A weekend for the impressionable
All-Star weekend is a great opportunity for the NBA to market to the young
The Kobe vs. LeBron MVP debate was a hot topic among their fellow All-Stars
LeBron bought his Eastern Conference teammates a crystal keepsake
PHOENIX -- "Excuse me," the teenager in the Suns hat says. "Who is that guy?"
He is pointing to my right and up, way up. We are in a hallway at the Sheraton in downtown Phoenix, home of this year's All-Star media day.
"That," I say, "is David Robinson."
The boy looks at David, looks back at me. His face remains blank. "Who's he?" he asks.
Ah, how quickly they forget. No doubt the boy didn't recognize George Gervin or Clyde Drexler, either, both on hand for an NBA Hall of Fame event. He may even have been flummoxed by the tall guy with the stubbly gray beard chatting with the press in one corner. But that's how it goes at these things. Only at All-Star weekend can someone like Nate Robinson prove more recognizable than Dr. J.
And that, to a certain extent, is how the league wants it. More so than the other major U.S. sports, the NBA markets to the young and impressionable. Ideally, basketball stars are seen as superheroes (Dwight Howard) or cartoon characters (Space Jam) or big, goofy giants (Shaquille O'Neal). And once a player's superhuman qualities fade, so does his popularity. Take Vince Carter. He's having a nice little season for the Nets, but now that he's shooting jump shots instead of cramming his elbow halfway into the rim, he's fallen out of favor with the teenagers of America. Once the leading All-Star vote-getter, Carter finished 14th this year (for perspective, players who received more votes include Ron Artest, Tracy McGrady and Manu Ginobili, all of whom have been hurt and/or crazy this season). Whereas Howard, he of the resplendent dunks and goofball persona -- he's like Shaq, but with hops! -- became the first NBA player to surpass three million votes.
Not that Shaq is ready to cede his big-man throne just yet. He may have lost a step (or four), and with his Shel Silverstein facial hair he certainly looks the part of the old master, but he can still dance (remember All-Star weekend a couple years back?) and freestyle rap (even when he probably shouldn't) and, of course, he Twitters (post from after today's media session: "David stern just asked me if i twittered today, i love dat man, he understands, love u all, peace, shalom, and happiness 2 everyone"). As Erving, the old graybeard, said earlier in the day, "You can't discount the Shaquille O'Neal era. Even though it's ending, he's still here." And indeed he is, the biggest presence in any room, literally and figuratively.
Nonetheless, it's already clear that this weekend will revolve around two men, and one debate. Asked who the league MVP is right now, Chris Paul said, "Well, it's either number 23 or number 24." One heard both this question, and this answer, echoed around the room at media day. Both stars even brought a touch of theater to the event. Kobe Bryant -- he would be No. 24 -- was the last Western Conference All-Star to arrive for the media session, half an hour after his compatriots, forcing an increasingly anxious semicircle of foreign journalists to fret as they staked out positions at his empty table. This was an old Michael Jordan trick -- perhaps you've noted Kobe likes to emulate MJ on occasion? -- only Jordan wouldn't just be late. He wouldn't show at all.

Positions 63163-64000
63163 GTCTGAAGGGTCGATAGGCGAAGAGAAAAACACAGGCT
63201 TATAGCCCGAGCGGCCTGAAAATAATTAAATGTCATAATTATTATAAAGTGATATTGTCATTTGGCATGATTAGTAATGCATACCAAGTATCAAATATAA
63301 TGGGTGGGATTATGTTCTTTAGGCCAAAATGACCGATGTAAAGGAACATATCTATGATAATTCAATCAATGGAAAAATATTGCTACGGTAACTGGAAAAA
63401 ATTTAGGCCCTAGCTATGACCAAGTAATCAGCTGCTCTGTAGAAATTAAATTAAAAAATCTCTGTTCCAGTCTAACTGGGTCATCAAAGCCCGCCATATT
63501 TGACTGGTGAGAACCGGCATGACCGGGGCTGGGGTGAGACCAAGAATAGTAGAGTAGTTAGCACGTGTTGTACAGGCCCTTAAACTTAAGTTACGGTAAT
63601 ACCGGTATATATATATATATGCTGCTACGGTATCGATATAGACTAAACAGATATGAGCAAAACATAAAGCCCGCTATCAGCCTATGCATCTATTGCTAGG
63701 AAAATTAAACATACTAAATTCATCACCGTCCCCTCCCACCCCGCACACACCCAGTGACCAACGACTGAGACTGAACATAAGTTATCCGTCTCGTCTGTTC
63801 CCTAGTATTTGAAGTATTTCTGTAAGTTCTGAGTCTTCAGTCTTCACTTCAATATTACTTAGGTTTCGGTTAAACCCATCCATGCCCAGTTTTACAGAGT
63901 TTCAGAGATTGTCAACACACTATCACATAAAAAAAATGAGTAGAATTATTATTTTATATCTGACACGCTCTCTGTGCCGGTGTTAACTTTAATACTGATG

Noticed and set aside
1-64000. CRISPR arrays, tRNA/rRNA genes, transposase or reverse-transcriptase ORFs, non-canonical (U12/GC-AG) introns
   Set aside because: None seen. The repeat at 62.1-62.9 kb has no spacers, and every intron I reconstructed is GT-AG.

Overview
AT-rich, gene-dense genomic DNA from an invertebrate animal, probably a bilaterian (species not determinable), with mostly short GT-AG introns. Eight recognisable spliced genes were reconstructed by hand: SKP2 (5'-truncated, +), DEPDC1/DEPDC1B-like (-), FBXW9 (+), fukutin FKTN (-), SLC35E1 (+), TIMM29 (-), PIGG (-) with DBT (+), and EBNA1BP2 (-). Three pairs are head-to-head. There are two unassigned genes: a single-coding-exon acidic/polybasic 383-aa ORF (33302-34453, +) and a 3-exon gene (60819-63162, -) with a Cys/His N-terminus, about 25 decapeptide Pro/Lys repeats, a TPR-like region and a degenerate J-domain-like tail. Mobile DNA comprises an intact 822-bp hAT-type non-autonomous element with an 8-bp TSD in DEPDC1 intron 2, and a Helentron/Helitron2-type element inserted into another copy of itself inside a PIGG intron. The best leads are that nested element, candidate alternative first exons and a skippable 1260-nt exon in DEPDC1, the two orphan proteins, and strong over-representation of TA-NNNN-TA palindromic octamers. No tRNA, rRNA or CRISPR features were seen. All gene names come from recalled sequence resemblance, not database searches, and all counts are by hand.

LeBron James, on the other hand, arrived on time but swept into the room with a small entourage. He then strolled from one interview table to the next, handing out gifts to all his Eastern Conference All-Star peers, the tallest, most heavily tattooed Secret Santa you'll ever see. Inside, according to Ray Allen, was a crystal keepsake with each player's name engraved upon it.
"It's very thoughtful," said Allen, admiring the present. "I've never gotten anything from the NBA like this." Asked if this meant he now had to be nice to James, the Celtics' conference nemesis, he thought for a second. "No," he said.
Other observations from Friday in Phoenix:
The hot topics were the Heat-Raptors trade, which most players believed to be a step up for Miami, and a rumored Suns-Bulls swap that had Amaré Stoudemire and parts headed to Chicago in exchange for Tyrus Thomas and parts. This was considered enough of a sure thing that Chicago media folks were already making their introductions to Amaré.
Things you learn only on All-Star media day: When in Phoenix, Paul likes to "hit up Benihana's and go to the mall."
NBA All-Star who drew the smallest media crowd: Brandon Roy. Whereas Stoudemire and Yao Ming and Bryant and James had crowds three-deep, Roy was conducting one-on-ones. Which is strange, because he's one of the best interviews. Perhaps it has to do, as my colleague Ian Thomsen so nicely chronicled in Sports Illustrated recently, with Roy's "old man" game.